Flagging to Panama was only partially successful, as the Canadian Shipping Board’s Department of Transport called the ship to service carrying bauxite from the Virgin Islands to Portland, Maine. By early 1942 efforts were well underway to re-flag her to Canada (then a dependency on Great Britain) under the Markland or Vineland Shipping Company. The Canadian National Archives have correspondence between the Markland Shipping Company, Limited and Furness, Withy and Company Limited as evidence of the effort have the ship registered to Ottowa, Canada.
The Vineland was a steam-propelled cargo ship which could carry 7,800 tons of cargo. Her gross registered tonnage (what she would weigh on a scale) was originally 5,106 tons but by 1942 this had reached 5,587. The ship’s length overall was 401 feet, her beam was 54.2 feet wide, and the draft was 24.5 feet deep. Her registered speed was 12 knots, however by 1942 she was 23 years old and here quadruple-expansion, single-screw engine was not likely to achieve that. On the 10th of April 1942 the Vineland left Portland, Maine with no cargo and in ballast, bound for Saint Thomas, in the U.S. Virgin Islands. Her instructions were to load bauxite there. This was to be her second voyage with bauxite. The ship hugged the American coast on the voyage down, not setting off for the open ocean until after it had passed Hatteras. On the way through the torpedo junction the crew observed “around Diamond Shoals off the Carolinas, you could see where the submarines had chased ships right up onto the shoals, and they were sinking. They were afire, there were a lot of bodies around. We seen bodies pretty near every day.”
At 2:03 pm local time on the 20th of April 1942, while in a position roughly 90 miles north of Mayaguana and North Caicos islands (25.05N by 72.20W), U-154 under Walther Kolle fired two G7a-type torpedoes at the ship. None of the lookouts spotted the sub, periscope or torpedoes at first, since the U-boat attacked from the direction of the strong mid-day sun. The weather was described as fine, with only a gentle swell. The first one struck aft and a second missile porpoised to the surface and missed astern. Ralph Kelly was serving as a mess boy and was leaning over the rail at the time, and saw the torpedo hit. “it hit between the gun crew and myself, right back by number four hatch. I was about fifty feet from where it hit. … While we were gettin’ ready to put the lifeboats over the side, we seen the second torpedo go by us.”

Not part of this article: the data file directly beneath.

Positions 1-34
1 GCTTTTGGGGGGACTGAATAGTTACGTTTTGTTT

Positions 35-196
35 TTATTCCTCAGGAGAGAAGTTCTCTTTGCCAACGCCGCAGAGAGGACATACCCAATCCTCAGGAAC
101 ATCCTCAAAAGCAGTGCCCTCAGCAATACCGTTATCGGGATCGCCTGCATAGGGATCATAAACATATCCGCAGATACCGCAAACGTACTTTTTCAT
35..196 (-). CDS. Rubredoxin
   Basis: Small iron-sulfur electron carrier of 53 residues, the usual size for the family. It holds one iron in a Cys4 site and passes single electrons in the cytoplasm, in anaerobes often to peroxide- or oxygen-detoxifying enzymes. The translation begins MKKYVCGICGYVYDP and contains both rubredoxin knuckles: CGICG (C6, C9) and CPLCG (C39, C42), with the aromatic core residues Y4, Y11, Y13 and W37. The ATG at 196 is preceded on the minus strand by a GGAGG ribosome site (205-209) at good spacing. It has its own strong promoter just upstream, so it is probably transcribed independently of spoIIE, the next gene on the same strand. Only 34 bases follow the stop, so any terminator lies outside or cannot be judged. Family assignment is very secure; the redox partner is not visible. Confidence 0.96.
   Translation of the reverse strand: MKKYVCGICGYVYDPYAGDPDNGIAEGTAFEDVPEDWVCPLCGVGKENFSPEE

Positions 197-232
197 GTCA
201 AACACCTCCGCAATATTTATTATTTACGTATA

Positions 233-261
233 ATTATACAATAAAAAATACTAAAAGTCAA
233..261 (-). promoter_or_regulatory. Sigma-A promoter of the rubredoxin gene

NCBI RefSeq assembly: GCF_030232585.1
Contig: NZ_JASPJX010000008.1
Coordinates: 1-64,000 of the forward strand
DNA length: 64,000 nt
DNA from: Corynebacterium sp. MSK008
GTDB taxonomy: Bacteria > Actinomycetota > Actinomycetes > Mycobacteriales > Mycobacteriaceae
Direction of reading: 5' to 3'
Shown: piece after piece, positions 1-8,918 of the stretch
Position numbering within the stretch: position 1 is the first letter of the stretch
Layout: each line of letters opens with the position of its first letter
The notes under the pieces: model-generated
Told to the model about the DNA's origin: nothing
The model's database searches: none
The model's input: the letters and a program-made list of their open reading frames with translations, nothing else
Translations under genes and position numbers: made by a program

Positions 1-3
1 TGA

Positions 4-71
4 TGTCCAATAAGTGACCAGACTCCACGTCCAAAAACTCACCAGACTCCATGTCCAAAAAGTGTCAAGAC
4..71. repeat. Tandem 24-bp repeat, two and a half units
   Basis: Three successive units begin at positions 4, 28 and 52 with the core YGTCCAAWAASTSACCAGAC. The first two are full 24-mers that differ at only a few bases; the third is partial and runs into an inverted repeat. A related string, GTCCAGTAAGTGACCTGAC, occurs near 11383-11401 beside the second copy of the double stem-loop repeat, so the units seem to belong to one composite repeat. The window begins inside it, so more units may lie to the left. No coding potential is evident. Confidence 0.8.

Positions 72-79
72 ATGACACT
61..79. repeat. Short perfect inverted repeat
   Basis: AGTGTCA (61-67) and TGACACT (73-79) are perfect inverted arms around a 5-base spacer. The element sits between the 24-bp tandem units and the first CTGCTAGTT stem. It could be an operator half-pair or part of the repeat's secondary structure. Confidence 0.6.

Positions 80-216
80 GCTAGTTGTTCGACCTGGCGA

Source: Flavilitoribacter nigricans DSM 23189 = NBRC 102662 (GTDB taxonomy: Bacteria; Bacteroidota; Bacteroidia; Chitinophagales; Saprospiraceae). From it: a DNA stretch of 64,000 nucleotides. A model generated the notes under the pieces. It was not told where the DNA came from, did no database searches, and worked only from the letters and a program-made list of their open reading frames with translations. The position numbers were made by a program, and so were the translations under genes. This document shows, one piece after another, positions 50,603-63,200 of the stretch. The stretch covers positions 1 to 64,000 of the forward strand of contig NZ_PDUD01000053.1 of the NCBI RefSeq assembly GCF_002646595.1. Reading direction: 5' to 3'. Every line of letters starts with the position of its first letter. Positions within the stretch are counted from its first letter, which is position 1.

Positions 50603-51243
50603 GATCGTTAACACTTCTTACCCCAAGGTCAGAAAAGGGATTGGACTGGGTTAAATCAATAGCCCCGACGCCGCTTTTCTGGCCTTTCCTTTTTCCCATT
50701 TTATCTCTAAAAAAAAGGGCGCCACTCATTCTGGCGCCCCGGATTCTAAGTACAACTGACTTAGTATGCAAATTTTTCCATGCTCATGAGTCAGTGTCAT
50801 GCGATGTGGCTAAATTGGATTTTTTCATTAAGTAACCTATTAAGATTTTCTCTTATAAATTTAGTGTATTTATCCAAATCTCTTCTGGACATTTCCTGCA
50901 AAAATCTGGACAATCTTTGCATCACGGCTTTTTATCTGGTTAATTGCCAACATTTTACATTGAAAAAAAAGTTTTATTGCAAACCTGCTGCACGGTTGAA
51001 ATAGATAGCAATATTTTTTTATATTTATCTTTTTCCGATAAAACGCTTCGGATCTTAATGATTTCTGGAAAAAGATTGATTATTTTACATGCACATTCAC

The damage from the first torpedo was significant enough that the aerials were brought down and there was no time for the radio operator to rig an emergency aerial and call for help. Nor could the gun be brought to bear. Kelly was in a lifeboat with the Chief Cook. Because the oil from the galley stove spilled into the lifeboat, soaking everyone in it, a number of the crew leapt into the water. One of them was Oiler J. Lawrence Hanson, was one of them. “This other young fella jumped out. What happened to him, they think either the gang plank or the funnel from the ship hit him.” Kelly and the cook then went around collecting men in the lifeboat. Two boats got away from the ship with everyone except the young Hanson, who was drowned (one report says that his body was retrieved and carried back to Halifax but their subsequent voyages make this implausible).
After all of the crew had scrambled off the ship, Kolle fired a coup-de-grace which hit amidships and broke the stern section completely at 2:20 pm. But the Hog Islander stubbornly refused to sink. After U-154’s crew sent five rounds of deck artillery into her waterline at the bow. The ship’s crew reported a dozen shots fired. The Vineland sank quickly, roughly 20 minutes after the initial attack.
Kelley wryly notes that the sinking occurred on Hitler’s birthday, but he described the aggressors as “reasonably good, didn’t bother us. He [Kolle] just went in and out of the lifeboats like that, takin’ pictures of us.” Captain Williams was so wary of being taken captive by the Germans that he threw his braided Captain’s cap away, lest he be recognized as the Master. Kelly continued: “the Germans gave us cigarettes, asked the captain where he was goin’ to and what he was going to carry, if we needed medical aid, and told us the nearest course to land. One course was ninety miles and the other was a thousand, so you could take your pick…”.  U-154 left the men heading east on the surface.